Go to Kentucky.gov home page
Kentucky: Council on Postsecondary Education

Council on Postsecondary Education
DEVELOPMENTAL EDUCATION TASK FORCE UNVEILS PLAN TO IMPROVE COLLEGE READINESS AND SUCCESS

Press Release Date:  Monday, February 12, 2007  
Contact Information:  Sue Patrick
Office: 502-573-1555 ext. 308
Cell: 502-330-6596
Sue.Patrick@ky.gov
 


Note to editors: Photos of the final meeting and report signing of the Developmental Education Task Force are available at http://www.cpe.ky.gov/committees/develop_ed/siginingphotos.htm

(FRANKFORT, Ky.) --The Developmental Education Task Force approved a statewide plan today designed to improve college readiness and success for Kentucky students. The report, Securing Kentucky’s Future: A Plan for Improving College Readiness and Success, outlines six core recommendations to reduce the number of underprepared students entering postsecondary education and to better support and retain students who enter underprepared.

"These recommendations outline a comprehensive strategy to tackle the challenges Kentucky faces in the area of college preparation and success,” said Tom Layzell, president of the Council on Postsecondary Education.

The Council’s Quality and Accountability Policy Group formed the Developmental Education Task Force as a result of recent reports by the Council showing that in both 2002 and 2004 just over 50 percent of the first-time freshmen did not meet the Council’s standard for preparation in math, English, and reading. Members of the task force included representation from all sectors of education (K-12, adult education and postsecondary), as well as state leaders in the legislative and executive branches.

“The recommendations contained in this report are critical in our collective pursuit to increase educational attainment to the national average by 2020,” stated John Turner, chair of the Council on Postsecondary Education and chair of the task force.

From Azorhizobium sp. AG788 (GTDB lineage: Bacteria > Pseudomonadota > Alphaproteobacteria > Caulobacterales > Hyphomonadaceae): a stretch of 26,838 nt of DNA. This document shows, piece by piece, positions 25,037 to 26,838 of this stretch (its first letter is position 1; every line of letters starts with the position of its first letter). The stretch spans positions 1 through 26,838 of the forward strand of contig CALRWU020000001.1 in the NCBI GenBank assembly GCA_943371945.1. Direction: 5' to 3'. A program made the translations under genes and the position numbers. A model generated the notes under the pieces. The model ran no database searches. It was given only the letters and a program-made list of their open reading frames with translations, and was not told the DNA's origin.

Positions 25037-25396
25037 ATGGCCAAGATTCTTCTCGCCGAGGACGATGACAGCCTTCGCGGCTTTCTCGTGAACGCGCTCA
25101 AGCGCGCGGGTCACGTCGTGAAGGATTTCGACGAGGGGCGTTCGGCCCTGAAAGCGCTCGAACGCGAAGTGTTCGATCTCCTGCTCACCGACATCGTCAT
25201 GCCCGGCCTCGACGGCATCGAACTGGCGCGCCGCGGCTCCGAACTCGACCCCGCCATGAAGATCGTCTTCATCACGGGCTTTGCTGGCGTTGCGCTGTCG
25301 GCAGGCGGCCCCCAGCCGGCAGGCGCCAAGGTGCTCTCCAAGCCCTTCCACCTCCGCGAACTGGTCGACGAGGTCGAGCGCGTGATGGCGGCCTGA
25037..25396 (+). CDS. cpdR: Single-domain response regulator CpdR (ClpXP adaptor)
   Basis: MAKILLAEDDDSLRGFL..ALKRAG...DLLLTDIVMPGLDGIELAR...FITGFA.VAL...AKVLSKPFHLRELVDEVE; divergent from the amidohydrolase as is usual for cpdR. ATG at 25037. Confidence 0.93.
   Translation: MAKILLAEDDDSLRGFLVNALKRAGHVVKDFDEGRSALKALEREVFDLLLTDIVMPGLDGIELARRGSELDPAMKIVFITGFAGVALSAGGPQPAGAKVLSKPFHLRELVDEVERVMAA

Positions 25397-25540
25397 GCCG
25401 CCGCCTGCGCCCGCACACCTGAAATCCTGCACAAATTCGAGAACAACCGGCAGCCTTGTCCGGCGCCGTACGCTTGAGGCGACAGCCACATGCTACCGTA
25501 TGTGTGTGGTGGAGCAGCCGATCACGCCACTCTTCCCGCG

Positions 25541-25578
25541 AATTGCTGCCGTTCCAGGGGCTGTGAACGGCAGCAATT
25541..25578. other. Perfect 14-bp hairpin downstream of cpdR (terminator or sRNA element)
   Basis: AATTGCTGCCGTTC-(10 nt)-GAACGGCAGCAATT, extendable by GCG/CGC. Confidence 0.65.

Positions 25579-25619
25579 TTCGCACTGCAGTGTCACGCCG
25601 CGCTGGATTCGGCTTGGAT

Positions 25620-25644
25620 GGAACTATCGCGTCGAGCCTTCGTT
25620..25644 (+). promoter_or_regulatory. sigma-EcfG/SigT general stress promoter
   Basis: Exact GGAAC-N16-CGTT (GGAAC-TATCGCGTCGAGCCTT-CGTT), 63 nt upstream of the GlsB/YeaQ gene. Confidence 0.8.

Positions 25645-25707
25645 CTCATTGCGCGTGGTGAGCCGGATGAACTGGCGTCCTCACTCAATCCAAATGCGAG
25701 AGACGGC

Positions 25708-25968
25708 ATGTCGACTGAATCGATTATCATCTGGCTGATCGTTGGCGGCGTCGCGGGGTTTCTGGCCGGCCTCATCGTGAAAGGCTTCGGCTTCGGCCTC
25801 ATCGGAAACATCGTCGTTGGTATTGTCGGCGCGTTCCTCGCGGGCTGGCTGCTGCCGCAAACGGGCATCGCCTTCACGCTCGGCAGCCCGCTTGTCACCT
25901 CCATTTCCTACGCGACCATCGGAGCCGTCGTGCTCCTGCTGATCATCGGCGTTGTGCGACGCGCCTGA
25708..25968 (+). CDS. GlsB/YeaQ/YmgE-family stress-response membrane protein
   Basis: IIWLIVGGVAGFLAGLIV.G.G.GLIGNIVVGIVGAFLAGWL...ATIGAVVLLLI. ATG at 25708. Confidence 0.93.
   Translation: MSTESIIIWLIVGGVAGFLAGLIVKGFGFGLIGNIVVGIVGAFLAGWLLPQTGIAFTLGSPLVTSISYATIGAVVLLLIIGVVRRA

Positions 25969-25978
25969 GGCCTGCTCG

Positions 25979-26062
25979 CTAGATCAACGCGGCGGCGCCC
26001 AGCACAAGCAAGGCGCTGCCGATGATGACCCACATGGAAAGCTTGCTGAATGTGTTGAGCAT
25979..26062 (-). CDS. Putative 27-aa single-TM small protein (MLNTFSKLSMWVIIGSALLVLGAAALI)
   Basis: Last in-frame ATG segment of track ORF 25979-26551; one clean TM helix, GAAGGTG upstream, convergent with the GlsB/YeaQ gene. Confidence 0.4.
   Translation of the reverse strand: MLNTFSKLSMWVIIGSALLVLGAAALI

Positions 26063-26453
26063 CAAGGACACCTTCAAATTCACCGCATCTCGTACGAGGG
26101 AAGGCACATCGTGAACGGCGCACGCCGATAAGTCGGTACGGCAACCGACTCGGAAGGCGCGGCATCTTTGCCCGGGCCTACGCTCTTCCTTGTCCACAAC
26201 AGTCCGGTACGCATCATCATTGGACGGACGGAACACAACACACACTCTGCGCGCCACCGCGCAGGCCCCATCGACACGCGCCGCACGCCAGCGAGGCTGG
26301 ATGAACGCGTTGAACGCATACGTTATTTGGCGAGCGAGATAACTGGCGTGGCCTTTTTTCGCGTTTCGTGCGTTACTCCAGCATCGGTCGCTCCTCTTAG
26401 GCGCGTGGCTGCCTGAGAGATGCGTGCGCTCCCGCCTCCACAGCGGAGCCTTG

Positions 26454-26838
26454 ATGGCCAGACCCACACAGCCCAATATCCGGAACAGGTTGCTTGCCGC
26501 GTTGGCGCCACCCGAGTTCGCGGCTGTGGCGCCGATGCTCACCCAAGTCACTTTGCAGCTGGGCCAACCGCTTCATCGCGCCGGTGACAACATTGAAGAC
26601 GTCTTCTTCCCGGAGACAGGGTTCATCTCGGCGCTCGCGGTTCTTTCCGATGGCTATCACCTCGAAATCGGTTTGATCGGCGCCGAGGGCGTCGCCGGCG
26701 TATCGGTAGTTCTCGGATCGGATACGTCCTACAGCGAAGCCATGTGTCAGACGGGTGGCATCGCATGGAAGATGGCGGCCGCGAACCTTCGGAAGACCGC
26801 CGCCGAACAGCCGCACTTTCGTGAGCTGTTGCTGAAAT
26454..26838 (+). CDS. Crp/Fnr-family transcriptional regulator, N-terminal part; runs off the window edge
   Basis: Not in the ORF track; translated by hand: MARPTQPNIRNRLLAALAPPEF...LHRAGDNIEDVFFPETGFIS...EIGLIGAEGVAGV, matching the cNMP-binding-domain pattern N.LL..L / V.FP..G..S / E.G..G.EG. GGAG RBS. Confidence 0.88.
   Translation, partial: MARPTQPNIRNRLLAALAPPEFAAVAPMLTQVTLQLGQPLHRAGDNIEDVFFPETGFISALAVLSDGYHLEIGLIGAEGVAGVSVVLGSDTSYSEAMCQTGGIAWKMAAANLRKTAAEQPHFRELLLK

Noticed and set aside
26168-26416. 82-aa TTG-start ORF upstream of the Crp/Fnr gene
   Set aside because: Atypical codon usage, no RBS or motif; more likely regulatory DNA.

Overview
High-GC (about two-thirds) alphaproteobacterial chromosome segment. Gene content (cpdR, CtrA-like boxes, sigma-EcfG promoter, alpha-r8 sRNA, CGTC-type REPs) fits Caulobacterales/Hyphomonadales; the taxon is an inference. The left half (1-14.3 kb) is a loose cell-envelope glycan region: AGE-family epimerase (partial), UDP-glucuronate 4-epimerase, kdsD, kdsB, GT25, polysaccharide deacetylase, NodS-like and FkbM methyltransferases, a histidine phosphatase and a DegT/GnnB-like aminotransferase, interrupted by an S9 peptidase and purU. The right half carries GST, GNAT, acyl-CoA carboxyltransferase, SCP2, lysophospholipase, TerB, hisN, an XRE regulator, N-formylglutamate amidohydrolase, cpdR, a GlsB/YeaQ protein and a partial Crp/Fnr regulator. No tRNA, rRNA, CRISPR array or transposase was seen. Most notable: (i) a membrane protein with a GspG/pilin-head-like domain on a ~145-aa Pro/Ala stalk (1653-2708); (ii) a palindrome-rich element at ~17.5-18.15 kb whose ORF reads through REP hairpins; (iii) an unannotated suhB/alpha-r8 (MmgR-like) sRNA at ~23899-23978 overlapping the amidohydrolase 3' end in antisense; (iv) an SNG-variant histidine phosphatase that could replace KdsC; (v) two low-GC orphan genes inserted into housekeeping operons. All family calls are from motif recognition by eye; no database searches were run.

The task force met with several national and state leaders in developmental education and initially identified 36 recommendations, which were consolidated into six core recommendations. The final report includes the original 36 recommendations, along with responsibilities of key partners and a timeline for implementation.

The six core recommendations of the plan include:

1. Update college admissions regulations
2. Create an integrated accountability system tied to performance funding
3. Fund infrastructure improvement
4. Align college readiness standards and tie to educator professional development
5. Better link educator preparation to college readiness
6. Develop early student interventions

Through this report, Kentucky is again being recognized on the national level for progressive programs to improve access in education. National experts who consulted with the task force and reviewed the final report agree that the report’s inclusive and systematic approach to addressing the issue of developmental education is commendable.

“K-12, adult education, teacher training programs and postsecondary education all have important roles to play as part of a systematic response to the issue and the report does a good job of identifying those roles,” said Dr. Hunter Boylan, director of the National Center for Developmental Education. 

Byron McClenney, project director and senior lecturer of the Community College Leadership Program at the University of Texas at Austin, also agreed with the task force’s approach.

“Kentucky is setting the pace for the nation, and many states should follow its lead on this important issue,” McClenney said.

The full task force report and more information about the Developmental Education Task Force are available on the Council Web site at http://www.cpe.ky.gov/committees/develop_ed/


###
Kentucky’s postsecondary and adult education system is improving the economic vitality of the Commonwealth and the lives of Kentuckians. By raising educational attainment to the national average by 2020, Kentucky will attract higher wage and knowledge-based business and industry and the overall quality of life for Kentuckians will improve with higher incomes and levels of employment, better health, less obesity, more volunteerism, and lower crime and public assistance rates.

 



 

Last Updated 2/12/2007
Privacy | Security | Disclaimer | Accessibility Statement